Designed to make sense of how to stay compliant while using data to inform business decisions.
4 min read
Account Partner & Leader, IBM
Article source: morethandigital.info
It doesn't fit together at all. Humans aren’t always the most logical or rational species. What we actually want doesn't always have much to do with what we say we want.
We're creatures of habit, and we tend towards what's familiar and comfortable. So it's incredibly difficult to take a step backward. To give up all these luxuries - that everything is automatically suggested for us – is difficult, yet we say we don't want to give away our data.
That's why I say companies can't avoid becoming data-driven. What customers respond to, what generates more revenue, is still whatever they like, what’s appealing, and what they click on. And not the things that they are indifferent about.
The question here is whether we’ll eventually come to a point where we rationally and logically make a decision and say "No, we don't want that anymore". Or if regulators really take action to stop further progress here, and data chains are broken. Perhaps the world is moving in this direction. I don't think that's going to happen in the near future, however, because there's just too much comfort in it.
Article source: tagesschau.de
Here we have exactly the problem with data privacy on the one hand and unfair competition on the other. Today's business models are based on data, and yet it's becoming increasingly difficult for smaller companies that haven't built up enough market power to enter these scalable models.
I don't think these regulatory schemes are making an impact yet. I don't see any major active limitations. What we actually have, for now, is more transparency. There are also more obligations, in terms of how data must be stored, and how information must be provided. But I haven’t seen much in the way of concrete consequences, or whether large tech companies will be affected by this.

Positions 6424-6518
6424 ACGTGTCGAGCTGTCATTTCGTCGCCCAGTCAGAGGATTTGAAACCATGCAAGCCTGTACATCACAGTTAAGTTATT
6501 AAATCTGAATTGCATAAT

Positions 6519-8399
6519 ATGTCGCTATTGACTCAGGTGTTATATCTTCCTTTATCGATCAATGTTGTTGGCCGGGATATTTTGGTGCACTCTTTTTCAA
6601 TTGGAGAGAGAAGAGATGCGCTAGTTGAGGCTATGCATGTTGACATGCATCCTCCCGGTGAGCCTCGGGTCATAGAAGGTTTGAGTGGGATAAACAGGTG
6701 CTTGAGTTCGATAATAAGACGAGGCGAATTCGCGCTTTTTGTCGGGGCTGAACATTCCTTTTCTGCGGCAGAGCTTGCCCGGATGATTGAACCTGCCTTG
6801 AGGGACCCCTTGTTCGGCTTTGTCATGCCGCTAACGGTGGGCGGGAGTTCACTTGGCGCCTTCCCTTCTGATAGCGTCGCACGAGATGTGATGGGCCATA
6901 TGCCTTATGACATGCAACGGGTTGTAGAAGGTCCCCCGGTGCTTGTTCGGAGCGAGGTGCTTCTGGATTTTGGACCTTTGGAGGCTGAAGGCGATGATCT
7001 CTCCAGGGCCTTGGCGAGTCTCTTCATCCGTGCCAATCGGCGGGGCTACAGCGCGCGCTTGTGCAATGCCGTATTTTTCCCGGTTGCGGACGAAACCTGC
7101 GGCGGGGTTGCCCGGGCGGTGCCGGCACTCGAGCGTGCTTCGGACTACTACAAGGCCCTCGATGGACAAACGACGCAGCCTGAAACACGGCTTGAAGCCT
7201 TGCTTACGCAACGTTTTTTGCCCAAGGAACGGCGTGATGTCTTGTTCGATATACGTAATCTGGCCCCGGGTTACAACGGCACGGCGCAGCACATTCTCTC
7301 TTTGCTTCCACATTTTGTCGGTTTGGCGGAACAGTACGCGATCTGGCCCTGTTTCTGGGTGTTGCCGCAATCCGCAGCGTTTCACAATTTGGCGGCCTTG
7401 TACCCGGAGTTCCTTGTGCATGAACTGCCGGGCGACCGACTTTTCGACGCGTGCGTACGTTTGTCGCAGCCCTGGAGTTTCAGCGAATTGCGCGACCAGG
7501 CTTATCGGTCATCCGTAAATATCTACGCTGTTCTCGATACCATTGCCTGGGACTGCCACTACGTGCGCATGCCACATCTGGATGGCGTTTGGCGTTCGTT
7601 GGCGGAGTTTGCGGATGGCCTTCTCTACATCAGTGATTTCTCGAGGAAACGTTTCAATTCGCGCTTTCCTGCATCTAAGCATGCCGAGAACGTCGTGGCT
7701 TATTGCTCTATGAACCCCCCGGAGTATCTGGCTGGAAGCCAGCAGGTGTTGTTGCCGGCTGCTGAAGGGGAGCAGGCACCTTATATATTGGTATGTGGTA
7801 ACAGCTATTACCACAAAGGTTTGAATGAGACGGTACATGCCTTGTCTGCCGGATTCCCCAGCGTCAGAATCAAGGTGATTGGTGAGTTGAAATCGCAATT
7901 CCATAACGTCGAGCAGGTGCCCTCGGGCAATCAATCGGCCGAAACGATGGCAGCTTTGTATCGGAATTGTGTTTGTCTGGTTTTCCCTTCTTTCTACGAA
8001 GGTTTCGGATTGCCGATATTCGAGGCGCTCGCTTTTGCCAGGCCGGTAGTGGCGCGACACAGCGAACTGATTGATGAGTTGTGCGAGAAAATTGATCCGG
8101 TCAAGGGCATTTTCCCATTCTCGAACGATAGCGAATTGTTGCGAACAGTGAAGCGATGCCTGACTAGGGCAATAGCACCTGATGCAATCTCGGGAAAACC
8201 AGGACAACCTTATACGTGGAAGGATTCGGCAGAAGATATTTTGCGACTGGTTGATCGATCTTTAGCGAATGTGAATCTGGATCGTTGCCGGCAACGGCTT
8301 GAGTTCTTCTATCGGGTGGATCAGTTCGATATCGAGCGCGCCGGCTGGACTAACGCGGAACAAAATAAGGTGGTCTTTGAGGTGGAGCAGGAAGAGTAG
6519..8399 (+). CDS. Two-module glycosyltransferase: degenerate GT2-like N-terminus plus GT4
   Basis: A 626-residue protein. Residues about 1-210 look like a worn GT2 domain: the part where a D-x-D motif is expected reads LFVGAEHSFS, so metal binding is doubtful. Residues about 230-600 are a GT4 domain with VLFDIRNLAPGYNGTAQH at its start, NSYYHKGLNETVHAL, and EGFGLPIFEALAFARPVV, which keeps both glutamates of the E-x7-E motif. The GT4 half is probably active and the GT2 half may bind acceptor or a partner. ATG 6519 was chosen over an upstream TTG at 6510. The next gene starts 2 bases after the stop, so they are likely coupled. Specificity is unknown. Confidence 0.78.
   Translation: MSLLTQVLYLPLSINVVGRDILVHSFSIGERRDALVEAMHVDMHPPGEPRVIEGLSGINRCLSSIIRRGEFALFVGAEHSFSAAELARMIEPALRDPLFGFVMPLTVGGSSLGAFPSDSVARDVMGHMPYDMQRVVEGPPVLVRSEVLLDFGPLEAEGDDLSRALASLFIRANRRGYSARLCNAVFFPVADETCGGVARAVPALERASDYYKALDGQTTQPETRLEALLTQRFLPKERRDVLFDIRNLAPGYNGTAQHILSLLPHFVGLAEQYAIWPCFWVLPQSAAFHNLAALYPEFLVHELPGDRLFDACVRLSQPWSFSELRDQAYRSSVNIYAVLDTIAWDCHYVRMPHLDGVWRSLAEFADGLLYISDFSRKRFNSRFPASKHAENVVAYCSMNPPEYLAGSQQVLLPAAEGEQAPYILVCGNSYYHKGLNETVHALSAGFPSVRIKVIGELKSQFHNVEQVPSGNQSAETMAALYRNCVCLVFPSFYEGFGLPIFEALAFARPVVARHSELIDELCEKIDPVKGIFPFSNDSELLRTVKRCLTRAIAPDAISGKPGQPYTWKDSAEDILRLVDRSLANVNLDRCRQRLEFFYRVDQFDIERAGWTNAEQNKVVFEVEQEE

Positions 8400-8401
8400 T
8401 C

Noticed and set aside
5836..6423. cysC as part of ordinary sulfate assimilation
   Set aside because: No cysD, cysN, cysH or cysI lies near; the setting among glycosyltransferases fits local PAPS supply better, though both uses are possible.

So I think this is a first step in the right direction to show transparency. But I don't think it will be a game-changer. For that, we need stronger regulations, in some cases maybe even breaking up companies.
The problem is that small and medium companies have made little use of data to fight the big players. It would be inaccurate to say that there is no one doing this. But I keep looking - where are the great examples in Germany that use data-driven business models? And I have to say quite frankly, there are few examples. I haven’t yet seen a notable example where a typical German company has imposed a really new data strategy, a new business model, or a completely new product, based on this new data economy.
I’d like to see a much stronger awareness of data-based business models, and for both small and large companies to develop a vision of where they want to go.
Article source: sueddeutsche.de
I can imagine that Google is coming under increasing criticism. This is due to the use of a business model built with data, and because more and more people are jumping on the privacy bandwagon, and don't want to give away so much data. So the focus on data privacy is a necessary development for companies like Google.
As Google only wants to ban third-party cookies, it looks to me like a big disadvantage for third-party vendors in the future. This could make it even harder to get that data from the outside. Because of course - Google has the power as they have the data. So I can imagine that with the elimination of third-party cookies, it will be difficult for other people who don't have that data.
This is a very exciting topic, and again it puts Google in a position to be a frontrunner and innovate on new solutions. That's a bit like ‘Apple mode’, which often replaces existing standards with something new.
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